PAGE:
Small post today on some lovely stuff, time to strut that elegant Haskell plumage;

The specific task:

I represent a grid: `type Grid = (Int -> Info, Int -> Info)`

where the two functions are: `row index -> row information, col index -> col information`.

I have a function that updates a particular location (row, index) in the grid that manifests with an update to the row/column information (the update may fail):

`update :: Info -> Maybe Info`

However if the update fails, the entire grid becomes inconsistent so I want to propagate that inconsistency up.

Thus the problem is to create a function `liftInfoEdit: (Int, Int) -> (Info -> Maybe Info) -> Grid -> Maybe Grid`

That's the outline, the corner pieces.

This is a pretty cool theme pervasive in Haskell: leverage existing machinery to raise a function editing a piece of information up through the layers of the structure containing that information.

The first thing to note is that the edit is identical and independent w.r.t. the row and column of the grid; therefore we split our ed `t` into two separate streams and then finally join them together:

`t :: (Int -> Info) -> Maybe (Int -> Info)

trans :: Grid -> Maybe Grid

trans = (liftA2 . liftA2) (uncurry (,)) (t***t) $ grid`

Now we need to define `t`.

So what we could do is go down the following path:

Turn `(Int -> Info)` to `(Int -> Maybe Info)`. What we would like to do at this point is `(Int -> Maybe Info) -> Maybe (Int -> Info)` however the tires simply squeal in the mud. We want a change on a small portion of the function to be reflected on the entirety of the function.

What we could do instead is, split our function up and then glue it back together. Before we go further, one abstraction for a function `a -> b` is a `set(a, b)`.

Splitting a function up ~ split up its domain into 'a' and the rest.

`splitUpF :: a -> (a -> b) -> ((a, b), a -> b)

splitUpF a f = ((a, f a), f)

mergeF :: Eq a => ((a, b), a -> b) -> a -> b

mergeF ((a, b), g) a' | a == a' = b

| otherwise = g a'`

We now have all the pieces, its time to put them together; its time to do the dance: the jig-saw.

setG (r, c) v = updateLine (Row r) c v >=> updateLine (Col c) r v

updateLine :: Line -> Ind -> Maybe Value -> Grid -> Maybe Grid

updateLine l j v grid = dimap isom1 (uncurry (liftA2 (curry isom2)))

(finalFunc *** Just)

$ grid

where

isom1 = view (from iso1)

isom2 = view iso1

(info, cond) = grid l

finalFunc :: (Line -> Info) -> Maybe (Line -> Info)

finalFunc = splitUpF l >>>

(g *** Just) >>>

uncurry (liftA2 (curry mergeF))

g = second h >>> uncurry (fmap . (,))

h info = if cond info'

then Just info

else Nothing

where

info' = info & rep %~ f

f :: Digs -> Digs

f p i | i == j = v

| otherwise = p i

The specific task:

I represent a grid: `type Grid = (Int -> Info, Int -> Info)`

where the two functions are: `row index -> row information, col index -> col information`.

I have a function that updates a particular location (row, index) in the grid that manifests with an update to the row/column information (the update may fail):

`update :: Info -> Maybe Info`

However if the update fails, the entire grid becomes inconsistent so I want to propagate that inconsistency up.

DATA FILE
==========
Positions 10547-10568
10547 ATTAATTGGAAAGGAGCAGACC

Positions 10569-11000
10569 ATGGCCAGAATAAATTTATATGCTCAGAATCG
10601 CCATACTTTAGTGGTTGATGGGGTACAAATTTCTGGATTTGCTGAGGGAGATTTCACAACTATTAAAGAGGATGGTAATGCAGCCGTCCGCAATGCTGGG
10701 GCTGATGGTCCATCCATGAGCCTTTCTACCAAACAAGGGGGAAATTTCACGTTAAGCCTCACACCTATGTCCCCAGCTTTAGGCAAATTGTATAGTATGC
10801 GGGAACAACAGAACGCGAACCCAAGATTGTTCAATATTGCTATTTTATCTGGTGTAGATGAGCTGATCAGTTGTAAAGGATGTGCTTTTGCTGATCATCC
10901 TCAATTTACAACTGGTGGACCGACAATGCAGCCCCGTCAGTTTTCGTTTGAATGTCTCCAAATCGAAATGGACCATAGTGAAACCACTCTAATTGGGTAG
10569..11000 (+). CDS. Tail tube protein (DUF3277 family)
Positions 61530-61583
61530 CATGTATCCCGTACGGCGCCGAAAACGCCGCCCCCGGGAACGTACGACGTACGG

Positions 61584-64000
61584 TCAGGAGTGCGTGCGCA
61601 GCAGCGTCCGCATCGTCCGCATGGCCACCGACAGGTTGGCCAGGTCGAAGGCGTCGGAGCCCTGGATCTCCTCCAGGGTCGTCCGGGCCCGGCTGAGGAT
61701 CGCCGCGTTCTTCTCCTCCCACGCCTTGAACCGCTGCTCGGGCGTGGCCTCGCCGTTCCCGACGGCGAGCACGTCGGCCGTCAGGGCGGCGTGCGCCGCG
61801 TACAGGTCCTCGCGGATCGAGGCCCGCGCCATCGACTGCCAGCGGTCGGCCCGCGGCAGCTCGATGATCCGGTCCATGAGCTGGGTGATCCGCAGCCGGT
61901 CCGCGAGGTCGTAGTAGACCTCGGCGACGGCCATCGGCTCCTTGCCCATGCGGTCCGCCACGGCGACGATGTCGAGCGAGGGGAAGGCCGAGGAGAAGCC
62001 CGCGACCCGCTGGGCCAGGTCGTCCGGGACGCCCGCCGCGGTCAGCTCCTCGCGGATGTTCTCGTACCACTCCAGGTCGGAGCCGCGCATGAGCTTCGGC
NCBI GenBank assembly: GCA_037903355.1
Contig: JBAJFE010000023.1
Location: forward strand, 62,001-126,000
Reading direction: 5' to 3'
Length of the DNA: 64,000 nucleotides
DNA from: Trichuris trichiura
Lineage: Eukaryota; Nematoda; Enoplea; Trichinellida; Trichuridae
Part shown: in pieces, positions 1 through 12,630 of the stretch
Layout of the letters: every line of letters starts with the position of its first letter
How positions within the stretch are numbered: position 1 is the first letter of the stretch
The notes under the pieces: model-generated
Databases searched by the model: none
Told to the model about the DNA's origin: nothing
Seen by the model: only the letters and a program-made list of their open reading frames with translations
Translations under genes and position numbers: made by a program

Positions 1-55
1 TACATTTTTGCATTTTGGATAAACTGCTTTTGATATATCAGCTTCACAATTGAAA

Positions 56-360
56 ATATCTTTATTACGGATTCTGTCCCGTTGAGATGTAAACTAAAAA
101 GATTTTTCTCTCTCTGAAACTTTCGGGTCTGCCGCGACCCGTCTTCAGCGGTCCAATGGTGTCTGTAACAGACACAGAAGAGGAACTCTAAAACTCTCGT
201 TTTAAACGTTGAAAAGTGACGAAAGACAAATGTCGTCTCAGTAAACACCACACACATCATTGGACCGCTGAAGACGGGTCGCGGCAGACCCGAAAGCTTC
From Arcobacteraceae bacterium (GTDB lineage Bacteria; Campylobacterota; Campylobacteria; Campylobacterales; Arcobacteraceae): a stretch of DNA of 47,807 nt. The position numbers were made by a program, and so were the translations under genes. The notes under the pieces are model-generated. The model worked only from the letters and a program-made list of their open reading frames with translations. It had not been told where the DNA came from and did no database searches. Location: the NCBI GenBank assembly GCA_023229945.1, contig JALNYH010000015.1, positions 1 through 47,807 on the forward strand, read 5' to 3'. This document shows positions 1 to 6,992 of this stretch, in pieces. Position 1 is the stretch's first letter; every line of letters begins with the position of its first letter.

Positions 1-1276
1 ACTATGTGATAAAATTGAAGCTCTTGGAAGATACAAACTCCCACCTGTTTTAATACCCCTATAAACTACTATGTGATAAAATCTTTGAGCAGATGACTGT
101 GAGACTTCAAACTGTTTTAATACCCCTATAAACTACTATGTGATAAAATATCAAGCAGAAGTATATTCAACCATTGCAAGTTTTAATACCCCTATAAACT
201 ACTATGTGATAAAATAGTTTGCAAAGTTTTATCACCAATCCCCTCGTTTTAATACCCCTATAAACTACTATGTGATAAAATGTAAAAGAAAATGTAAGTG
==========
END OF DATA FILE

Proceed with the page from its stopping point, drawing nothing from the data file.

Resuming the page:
Thus the problem is to create a function `liftInfoEdit: (Int, Int) -> (Info -> Maybe Info) -> Grid -> Maybe Grid`

That's the outline, the corner pieces.

This is a pretty cool theme pervasive in Haskell: leverage existing machinery to raise a function editing a piece of information up through the layers of the structure containing that information.

The first thing to note is that the edit is identical and independent w.r.t. the row and column of the grid; therefore we split our ed `t` into two separate streams and then finally join them together:

`t :: (Int -> Info) -> Maybe (Int -> Info)

trans :: Grid -> Maybe Grid

trans = (liftA2 . liftA2) (uncurry (,)) (t***t) $ grid`

Now we need to define `t`.

So what we could do is go down the following path:

Turn `(Int -> Info)` to `(Int -> Maybe Info)`. What we would like to do at this point is `(Int -> Maybe Info) -> Maybe (Int -> Info)` however the tires simply squeal in the mud. We want a change on a small portion of the function to be reflected on the entirety of the function.

What we could do instead is, split our function up and then glue it back together. Before we go further, one abstraction for a function `a -> b` is a `set(a, b)`.

Splitting a function up ~ split up its domain into 'a' and the rest.

`splitUpF :: a -> (a -> b) -> ((a, b), a -> b)

splitUpF a f = ((a, f a), f)

mergeF :: Eq a => ((a, b), a -> b) -> a -> b

mergeF ((a, b), g) a' | a == a' = b

| otherwise = g a'`

We now have all the pieces, its time to put them together; its time to do the dance: the jig-saw.

setG (r, c) v = updateLine (Row r) c v >=> updateLine (Col c) r v

updateLine :: Line -> Ind -> Maybe Value -> Grid -> Maybe Grid

updateLine l j v grid = dimap isom1 (uncurry (liftA2 (curry isom2)))

(finalFunc *** Just)

$ grid

where

isom1 = view (from iso1)

isom2 = view iso1

(info, cond) = grid l

finalFunc :: (Line -> Info) -> Maybe (Line -> Info)

finalFunc = splitUpF l >>>

(g *** Just) >>>

uncurry (liftA2 (curry mergeF))

g = second h >>> uncurry (fmap . (,))

h info = if cond info'

then Just info

else Nothing

where

info' = info & rep %~ f

f :: Digs -> Digs

f p i | i == j = v

| otherwise = p i

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